Gaiman spins off into a wonderful journey starting from when Bod is at the young age of four. The graveyard holds many thrills and Bod makes no hesitation to jump right in. He befriends fellow humans and goes on reckless adventures, specifically to the grave of a Sleer: a snakelike creature who is the oldest creature in the graveyard and guards precious treasure. Bod also has a tendency to get himself into trouble; this is a result of his curiosity and mischievous personality. He literally falls into a death trap when he falls through a ghoul gate. He is transported into the Underworld and is on the brink of death before he is rescued by an unlikely soul. The young protagonist continues to stumble through life inside and outside of the graveyard. He encounters near death, celebratory dances, risky friendships and lasting memories until the end.

Neil Gaiman uniquely twists the themes of love, home, safety and family by setting his story in a graveyard, a place normally acquainted with death, gore, horror and dullness. Bod realizes that life is always changing and there’s always more to discover. The reader learns along with Bod, runs side by side Bod in his adventures, fights evil alongside Bod and ultimately, falls in love with the graveyard as Bod does.

-Jessica T.

The Graveyard Book by Neil Gaiman is available for checkout from the Mission Viejo Library. It can also be downloaded from Overdrive and Hoopla

Ashes to Ashes by Melissa Walker

Image result for ashes to ashes by melissa walkerCallie McPhee is prepared to have a great summer. She has her boyfriend Nick, her best friend Carson, and a new BMW. Even though her best friend is still obsessed with ghosts, and Nick seems a little bit off lately, Callie knows that she is going to have a great summer before her junior year. Except when tragedy strikes while Callie is speeding and distracted by a phone call from Nick. This isn’t the summer she imagined.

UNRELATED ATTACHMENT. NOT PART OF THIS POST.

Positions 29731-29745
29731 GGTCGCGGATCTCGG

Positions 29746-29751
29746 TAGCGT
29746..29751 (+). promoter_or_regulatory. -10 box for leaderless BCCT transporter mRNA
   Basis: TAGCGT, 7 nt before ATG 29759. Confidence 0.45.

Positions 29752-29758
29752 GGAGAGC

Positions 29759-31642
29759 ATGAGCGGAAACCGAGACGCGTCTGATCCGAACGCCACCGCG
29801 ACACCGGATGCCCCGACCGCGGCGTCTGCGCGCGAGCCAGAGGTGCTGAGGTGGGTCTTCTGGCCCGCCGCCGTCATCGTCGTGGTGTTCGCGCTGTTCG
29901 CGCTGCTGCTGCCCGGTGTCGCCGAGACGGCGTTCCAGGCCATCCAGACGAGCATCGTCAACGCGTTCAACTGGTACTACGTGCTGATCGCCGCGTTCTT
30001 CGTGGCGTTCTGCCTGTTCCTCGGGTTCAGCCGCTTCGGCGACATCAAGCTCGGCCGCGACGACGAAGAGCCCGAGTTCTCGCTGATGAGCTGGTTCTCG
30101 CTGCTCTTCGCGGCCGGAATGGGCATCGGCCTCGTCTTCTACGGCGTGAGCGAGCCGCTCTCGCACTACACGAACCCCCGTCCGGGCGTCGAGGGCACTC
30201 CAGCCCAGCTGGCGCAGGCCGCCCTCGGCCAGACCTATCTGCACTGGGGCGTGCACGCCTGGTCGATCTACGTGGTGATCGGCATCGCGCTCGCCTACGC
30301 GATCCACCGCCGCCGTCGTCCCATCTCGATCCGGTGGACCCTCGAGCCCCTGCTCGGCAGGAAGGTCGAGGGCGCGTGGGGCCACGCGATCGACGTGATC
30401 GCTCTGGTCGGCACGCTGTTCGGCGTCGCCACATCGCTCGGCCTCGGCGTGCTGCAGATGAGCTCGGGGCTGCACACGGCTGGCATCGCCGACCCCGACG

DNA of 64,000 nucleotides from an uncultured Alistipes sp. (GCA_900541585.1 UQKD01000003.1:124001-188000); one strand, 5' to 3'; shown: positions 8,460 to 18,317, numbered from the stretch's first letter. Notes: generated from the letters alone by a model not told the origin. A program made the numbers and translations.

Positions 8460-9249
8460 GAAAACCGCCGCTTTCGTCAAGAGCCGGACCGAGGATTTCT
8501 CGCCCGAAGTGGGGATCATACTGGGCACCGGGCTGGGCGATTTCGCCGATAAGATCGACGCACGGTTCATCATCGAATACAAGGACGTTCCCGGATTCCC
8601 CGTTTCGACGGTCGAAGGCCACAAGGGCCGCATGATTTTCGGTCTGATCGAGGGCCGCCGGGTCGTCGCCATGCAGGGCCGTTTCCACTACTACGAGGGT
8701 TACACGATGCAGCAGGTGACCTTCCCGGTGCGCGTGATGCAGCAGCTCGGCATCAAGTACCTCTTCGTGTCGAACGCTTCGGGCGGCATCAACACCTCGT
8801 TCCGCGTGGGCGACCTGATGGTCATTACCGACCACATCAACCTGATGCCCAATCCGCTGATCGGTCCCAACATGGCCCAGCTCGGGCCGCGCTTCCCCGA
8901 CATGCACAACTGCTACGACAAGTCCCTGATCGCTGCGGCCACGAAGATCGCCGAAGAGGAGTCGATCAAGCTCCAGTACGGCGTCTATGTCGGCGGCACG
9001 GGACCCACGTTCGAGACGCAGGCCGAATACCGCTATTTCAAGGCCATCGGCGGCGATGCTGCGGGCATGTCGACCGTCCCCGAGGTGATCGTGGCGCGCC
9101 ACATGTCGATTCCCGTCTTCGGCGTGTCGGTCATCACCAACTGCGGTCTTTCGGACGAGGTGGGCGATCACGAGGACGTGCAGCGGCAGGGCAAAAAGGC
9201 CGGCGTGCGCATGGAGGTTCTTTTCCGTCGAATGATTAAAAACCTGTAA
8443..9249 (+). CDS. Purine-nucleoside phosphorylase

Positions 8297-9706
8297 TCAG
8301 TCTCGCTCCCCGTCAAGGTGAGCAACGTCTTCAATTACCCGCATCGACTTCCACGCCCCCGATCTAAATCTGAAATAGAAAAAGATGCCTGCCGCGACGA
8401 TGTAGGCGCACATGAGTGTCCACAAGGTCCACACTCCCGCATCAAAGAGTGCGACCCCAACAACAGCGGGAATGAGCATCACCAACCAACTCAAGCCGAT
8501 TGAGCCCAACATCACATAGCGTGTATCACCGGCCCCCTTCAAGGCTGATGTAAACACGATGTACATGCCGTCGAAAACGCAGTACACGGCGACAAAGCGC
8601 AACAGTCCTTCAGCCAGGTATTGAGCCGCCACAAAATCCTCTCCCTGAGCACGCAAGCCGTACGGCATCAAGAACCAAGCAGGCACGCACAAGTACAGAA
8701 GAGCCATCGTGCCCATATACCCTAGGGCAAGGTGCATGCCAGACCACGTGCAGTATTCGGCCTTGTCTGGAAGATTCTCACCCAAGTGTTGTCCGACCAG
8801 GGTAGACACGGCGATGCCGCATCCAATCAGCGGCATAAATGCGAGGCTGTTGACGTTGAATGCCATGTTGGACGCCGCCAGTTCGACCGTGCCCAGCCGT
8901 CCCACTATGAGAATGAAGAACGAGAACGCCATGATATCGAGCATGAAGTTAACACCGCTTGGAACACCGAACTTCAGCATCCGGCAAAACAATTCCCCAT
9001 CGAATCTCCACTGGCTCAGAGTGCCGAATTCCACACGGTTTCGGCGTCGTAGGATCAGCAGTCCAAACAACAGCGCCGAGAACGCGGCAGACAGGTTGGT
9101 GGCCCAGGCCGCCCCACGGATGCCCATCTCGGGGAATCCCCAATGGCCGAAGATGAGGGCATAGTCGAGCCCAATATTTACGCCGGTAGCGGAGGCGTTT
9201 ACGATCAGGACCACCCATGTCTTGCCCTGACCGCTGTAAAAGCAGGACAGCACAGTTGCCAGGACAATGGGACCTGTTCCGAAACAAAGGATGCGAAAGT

Callie wakes up in something called the Prism, where she finds out she’s dead and is assigned a Guide named Thatcher. Callie isn’t a “normal” ghost, and develops a rebellious streak. She wants to live a little by hanging out with the “bad” group of ghosts and haunt on her own. But when the poltergeists, the bad group, starts turning more dangerous, Callie must figure what’s right. She has to watch her father, friend, and boyfriend go through different types of grief, and sort out her new feelings for Thatcher. When the poltergeists go past a boundary that Callie didn’t know was possible and Thatcher feared, they must do the impossible. Will the poltergeists stop? Read the book to find out.

I thought Ashes to Ashes was a great paranormal romance novel. Once you read this book, you have to know what happens next in the sequel, Dust to Dust. Ashes to Ashes makes you think a lot about ghosts. I will recommend this book to anyone who wants a good paranormal romance book.